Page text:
It also includes a meeting of the minds on legislation to create a tax credit sought by Corbett in his pursuit of bringing an integrated petrochemical industry to Pennsylvania, anchored by a multibillion-dollar refinery planned in the Pittsburgh area by a subsidiary of Netherlands-based oil and gas giant Royal Dutch Shell PLC.
The agreement for the fiscal year beginning July 1 puts the state on course for a second straight on-time budget. It comes after two weeks of almost-daily talks behind closed doors and at a time when schools are making plans to lay off thousands of employees, in part because of deep cuts in state aid this year. Corbett, a Republican who took office last year after campaigning on a pledge not to raise taxes, and the others would not give details about their new agreement until rank-and-file lawmakers are briefed in the coming days.
"We have agreement among ourselves on many, many areas," Corbett told reporters gathered in his Capitol conference room. "There are still some other areas we need to work out."
Leaders of the House and Senate Republican majorities stood at Corbett's sides but largely stayed silent during the briefing.
Democrats were not invited to the talks, and not one single Democratic lawmaker voted for the budget currently in force, which was Corbett's first as governor.
The newly agreed-upon spending plan appears to be nearly identical to one put forth to Corbett by lawmakers. If so, it will include no new taxes while raising spending less than 2 percent and leaving about $267 million in reserve a year from now.
Aid for public schools and 18 state-supported universities would remain flat, at least. Budget negotiators also discussed adding a $50 million zero-interest loan program for school districts nearing financial collapse and an additional $100 million in tax credits on business-sector donations to subsidize scholarships for low-income children in the state's worst-performing schools. But it was not clear whether money for those programs was included in the agreement.
Meanwhile, the plan would cut business taxes by $275 million while slashing money for county-run social services by 10 percent, or $84 million, and eliminating a $150 million cash benefit called General Assistance for temporarily disabled adults who are out of work.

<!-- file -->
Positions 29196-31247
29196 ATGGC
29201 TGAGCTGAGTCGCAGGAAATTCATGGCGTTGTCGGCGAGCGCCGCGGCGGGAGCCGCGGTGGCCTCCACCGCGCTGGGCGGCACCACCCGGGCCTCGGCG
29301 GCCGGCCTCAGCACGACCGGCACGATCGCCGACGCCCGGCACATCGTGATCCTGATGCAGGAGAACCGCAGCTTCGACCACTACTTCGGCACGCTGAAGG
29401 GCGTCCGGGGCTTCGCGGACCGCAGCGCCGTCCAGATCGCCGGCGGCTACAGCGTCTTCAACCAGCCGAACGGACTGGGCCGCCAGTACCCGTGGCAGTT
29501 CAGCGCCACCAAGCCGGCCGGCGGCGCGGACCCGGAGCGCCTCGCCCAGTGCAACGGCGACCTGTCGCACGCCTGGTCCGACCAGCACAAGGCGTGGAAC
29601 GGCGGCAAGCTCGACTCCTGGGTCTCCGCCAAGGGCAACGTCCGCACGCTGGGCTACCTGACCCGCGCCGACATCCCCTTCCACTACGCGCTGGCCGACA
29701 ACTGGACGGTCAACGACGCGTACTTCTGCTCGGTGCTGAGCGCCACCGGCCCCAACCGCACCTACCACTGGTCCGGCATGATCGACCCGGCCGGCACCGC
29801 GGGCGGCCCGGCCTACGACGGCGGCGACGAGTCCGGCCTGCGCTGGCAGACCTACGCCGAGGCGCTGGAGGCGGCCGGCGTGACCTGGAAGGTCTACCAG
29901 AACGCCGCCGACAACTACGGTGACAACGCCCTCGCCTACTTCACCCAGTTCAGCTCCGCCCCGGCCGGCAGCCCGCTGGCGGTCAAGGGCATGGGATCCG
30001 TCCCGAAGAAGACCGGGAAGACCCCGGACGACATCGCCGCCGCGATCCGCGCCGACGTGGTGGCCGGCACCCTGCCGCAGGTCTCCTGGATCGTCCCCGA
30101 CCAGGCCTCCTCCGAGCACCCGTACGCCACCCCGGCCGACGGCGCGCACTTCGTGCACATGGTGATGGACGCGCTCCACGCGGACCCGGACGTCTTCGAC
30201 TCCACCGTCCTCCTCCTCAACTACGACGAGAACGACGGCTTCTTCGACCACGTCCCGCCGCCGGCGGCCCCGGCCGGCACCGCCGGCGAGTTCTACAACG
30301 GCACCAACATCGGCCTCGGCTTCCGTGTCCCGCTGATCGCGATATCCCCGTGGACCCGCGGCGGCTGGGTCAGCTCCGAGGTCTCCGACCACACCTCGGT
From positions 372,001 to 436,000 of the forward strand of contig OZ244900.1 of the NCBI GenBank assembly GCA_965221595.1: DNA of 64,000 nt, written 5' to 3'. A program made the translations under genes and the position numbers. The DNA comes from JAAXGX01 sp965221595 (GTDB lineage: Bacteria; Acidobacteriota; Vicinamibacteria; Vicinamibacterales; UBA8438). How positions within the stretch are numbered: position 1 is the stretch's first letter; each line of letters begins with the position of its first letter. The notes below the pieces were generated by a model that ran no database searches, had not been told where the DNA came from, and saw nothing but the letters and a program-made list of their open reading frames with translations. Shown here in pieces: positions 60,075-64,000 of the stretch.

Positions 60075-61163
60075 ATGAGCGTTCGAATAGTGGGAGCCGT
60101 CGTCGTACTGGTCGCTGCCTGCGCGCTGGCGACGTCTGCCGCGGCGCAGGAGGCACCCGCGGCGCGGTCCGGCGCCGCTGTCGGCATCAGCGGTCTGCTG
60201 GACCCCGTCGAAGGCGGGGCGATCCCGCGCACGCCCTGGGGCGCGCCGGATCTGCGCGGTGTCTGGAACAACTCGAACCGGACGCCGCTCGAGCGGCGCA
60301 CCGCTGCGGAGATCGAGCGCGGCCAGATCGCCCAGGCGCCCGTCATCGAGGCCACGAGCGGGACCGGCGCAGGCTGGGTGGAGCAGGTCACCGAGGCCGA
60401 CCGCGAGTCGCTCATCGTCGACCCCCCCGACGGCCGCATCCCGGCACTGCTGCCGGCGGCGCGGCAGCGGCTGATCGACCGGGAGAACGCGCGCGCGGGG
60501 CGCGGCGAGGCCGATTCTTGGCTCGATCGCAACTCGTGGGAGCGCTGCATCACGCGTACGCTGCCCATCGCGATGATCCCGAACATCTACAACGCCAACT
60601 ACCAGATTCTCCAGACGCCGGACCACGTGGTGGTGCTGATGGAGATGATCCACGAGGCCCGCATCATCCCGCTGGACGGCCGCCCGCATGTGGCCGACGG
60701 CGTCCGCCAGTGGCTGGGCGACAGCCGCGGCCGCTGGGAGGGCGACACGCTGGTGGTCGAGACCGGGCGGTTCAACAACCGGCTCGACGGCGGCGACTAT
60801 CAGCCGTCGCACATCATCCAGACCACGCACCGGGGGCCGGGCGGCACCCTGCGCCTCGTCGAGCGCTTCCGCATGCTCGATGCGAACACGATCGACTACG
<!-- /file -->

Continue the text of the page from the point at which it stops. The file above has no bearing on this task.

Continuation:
The $200-a-month cash benefit, which dates back to the Great Depression, has been on Republicans' chopping block despite appeals from advocates for the poor and homeless, as well as the AARP, the United Way and religious groups representing Catholics, Methodists, Lutherans, Unitarian Universalists and Jews.
Corbett proposed a $27.1 billion hold-the-line plan in February that nonetheless included deep cuts in aid for education and social services while cutting business taxes and spending more on health care and public employee pension costs.
But tax collections began to brighten after that, and Republican lawmakers used the newly available cash in their alternative plan to add hundreds of millions of dollars to the subsidies that Corbett had proposed for universities, public schools, county-run social services, the race horse industry, medical research, retailers and hospitals and nursing homes that care for the poor.
The Democratic minority in the House of Representatives sought unsuccessfully earlier this month to win a vote for $300 million in additional spending that it insisted the state would collect in taxes and bashed the GOP agenda as needlessly painful for schools and people who depend on social services.